Tasting Vocabulary: Specific Flavor Taints/Characteristics
Here are some of the more common (and controversial) flavor taints given coffee by deviations in fruit removal and drying.
Soft or Sweet Ferment. Often the sugars in the coffee fruit begin to ferment before the fruit is removed from the bean, and the fermented taste is transferred to the bean. (This inadvertent fermentation needs to be distinguished from the controlled kind of fermenting that is used to remove fruit residues from the beans during wet-processing, and which, properly conducted, does not negatively affect taste.) Soft ferment often gives a vaguely rotten taste to the cup, as though you had stuck the beans in the compost for awhile before brewing them. This rotten taste can range from a slight, not entirely unpleasant undertone, to flat out barnyard nasty.
Hard, Musty, or Mouldy Ferment. If various micro-organisms enter the coffee during inadvertent ferment the taste imparted to the affected beans can be hard, harsh, medicinal, pondy, or mouldy. Personally, I do not like hard ferment, whereas I tolerate some soft, sweet ferment. To my palate the hard or harsh tones blot out other positive flavor characteristics, whereas ferment that is sweet tends to allow other characteristics of the coffee to continue to flourish.
Earthiness. If coffee is dried on earth, rather than on dirt-free concrete, stone, brick, or wood, the coffee will pick up a distinct earth taste. Again, some consider any earthy taste whatsoever a flavor defect, whereas others enjoy earthiness and consider it an idiosyncratic delicacy. A Brazilian farmer I know has a Japanese buyer who insists that she dry coffee for him every year on earth patios to obtain the earthy tones his customers admire.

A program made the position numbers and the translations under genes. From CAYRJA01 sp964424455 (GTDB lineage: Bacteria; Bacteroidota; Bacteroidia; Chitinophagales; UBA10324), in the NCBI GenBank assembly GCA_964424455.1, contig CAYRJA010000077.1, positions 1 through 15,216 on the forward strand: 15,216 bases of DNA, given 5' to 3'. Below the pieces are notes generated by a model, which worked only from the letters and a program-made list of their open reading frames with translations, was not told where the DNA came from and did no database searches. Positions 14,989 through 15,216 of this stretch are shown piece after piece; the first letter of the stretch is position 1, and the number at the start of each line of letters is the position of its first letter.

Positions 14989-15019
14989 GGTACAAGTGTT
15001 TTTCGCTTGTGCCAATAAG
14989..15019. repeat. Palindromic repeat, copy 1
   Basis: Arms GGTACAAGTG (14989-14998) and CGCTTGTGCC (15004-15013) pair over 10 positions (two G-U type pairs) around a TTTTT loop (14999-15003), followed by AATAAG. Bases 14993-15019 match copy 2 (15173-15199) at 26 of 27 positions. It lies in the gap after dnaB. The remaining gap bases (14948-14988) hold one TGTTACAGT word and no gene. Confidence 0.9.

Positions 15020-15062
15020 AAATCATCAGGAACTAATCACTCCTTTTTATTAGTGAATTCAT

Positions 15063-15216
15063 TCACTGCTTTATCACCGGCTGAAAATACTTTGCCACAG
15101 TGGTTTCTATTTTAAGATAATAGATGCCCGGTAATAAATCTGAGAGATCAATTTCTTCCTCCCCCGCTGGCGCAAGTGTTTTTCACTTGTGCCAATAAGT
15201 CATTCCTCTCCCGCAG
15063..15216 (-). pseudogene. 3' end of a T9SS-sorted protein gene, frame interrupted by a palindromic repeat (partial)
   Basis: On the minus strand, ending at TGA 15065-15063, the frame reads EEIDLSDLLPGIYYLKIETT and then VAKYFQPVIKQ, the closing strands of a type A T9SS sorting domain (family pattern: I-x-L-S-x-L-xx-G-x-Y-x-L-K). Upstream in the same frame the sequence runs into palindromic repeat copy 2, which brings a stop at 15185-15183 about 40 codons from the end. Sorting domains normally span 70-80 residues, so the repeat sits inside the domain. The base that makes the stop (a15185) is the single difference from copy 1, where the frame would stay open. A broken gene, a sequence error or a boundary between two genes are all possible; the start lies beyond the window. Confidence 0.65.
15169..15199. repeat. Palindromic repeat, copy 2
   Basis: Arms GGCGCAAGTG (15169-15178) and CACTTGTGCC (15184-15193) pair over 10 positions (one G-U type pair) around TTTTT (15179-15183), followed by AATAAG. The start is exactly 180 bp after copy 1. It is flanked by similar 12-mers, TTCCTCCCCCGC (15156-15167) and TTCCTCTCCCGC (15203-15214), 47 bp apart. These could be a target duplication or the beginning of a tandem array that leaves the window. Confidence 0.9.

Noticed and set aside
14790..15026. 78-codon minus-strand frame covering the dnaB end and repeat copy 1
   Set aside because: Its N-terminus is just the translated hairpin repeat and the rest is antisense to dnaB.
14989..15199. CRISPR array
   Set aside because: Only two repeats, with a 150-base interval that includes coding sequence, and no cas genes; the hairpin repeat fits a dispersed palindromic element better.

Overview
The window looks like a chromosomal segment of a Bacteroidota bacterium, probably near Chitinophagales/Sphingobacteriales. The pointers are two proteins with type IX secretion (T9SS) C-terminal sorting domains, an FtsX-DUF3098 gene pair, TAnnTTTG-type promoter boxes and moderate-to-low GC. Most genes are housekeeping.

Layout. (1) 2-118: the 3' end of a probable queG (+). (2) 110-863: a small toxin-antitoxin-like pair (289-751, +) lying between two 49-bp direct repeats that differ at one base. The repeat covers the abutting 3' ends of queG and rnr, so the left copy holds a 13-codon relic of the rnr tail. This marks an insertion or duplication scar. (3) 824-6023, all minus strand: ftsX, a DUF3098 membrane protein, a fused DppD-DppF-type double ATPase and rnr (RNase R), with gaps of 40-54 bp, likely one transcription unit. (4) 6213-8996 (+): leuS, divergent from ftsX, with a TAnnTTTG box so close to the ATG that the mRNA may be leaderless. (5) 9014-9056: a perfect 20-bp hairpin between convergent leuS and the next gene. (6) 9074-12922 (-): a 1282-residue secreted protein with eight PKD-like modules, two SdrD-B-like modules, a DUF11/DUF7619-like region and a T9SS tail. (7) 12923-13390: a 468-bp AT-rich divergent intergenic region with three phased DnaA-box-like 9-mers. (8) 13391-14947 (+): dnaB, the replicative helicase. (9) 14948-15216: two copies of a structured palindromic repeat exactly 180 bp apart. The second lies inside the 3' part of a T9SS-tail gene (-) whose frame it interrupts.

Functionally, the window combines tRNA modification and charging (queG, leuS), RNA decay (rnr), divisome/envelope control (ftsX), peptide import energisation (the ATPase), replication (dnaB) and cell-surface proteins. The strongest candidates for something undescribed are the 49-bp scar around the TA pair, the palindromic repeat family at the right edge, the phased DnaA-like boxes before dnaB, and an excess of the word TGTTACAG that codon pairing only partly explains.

Greenness, astringency. This taint presents itself as absence of sweetness and a thin, vegetal tone to the cup. It is not a dramatic taint, but no one has anything good to say about it. It is caused by the coffee fruit having been picked too soon, before the fruit is fully ripe and sweet and the sugars fully developed in the bean. It is not a typical taint in any of the three coffees I recommend you taste, although it could turn up in the Sumatra as a background lack of sweetness.
Taints, Defects, and Characteristics
Specific Flavor Taints/Characteristics
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Adapted from Coffee: A Guide to Buying, Brewing & Enjoying; Espresso: Ultimate Coffee; and Home Coffee Roasting: Romance & Revival. St. Martin's Press.
Copyright © 1996, 2001 by Kenneth Davids. All Rights Reserved.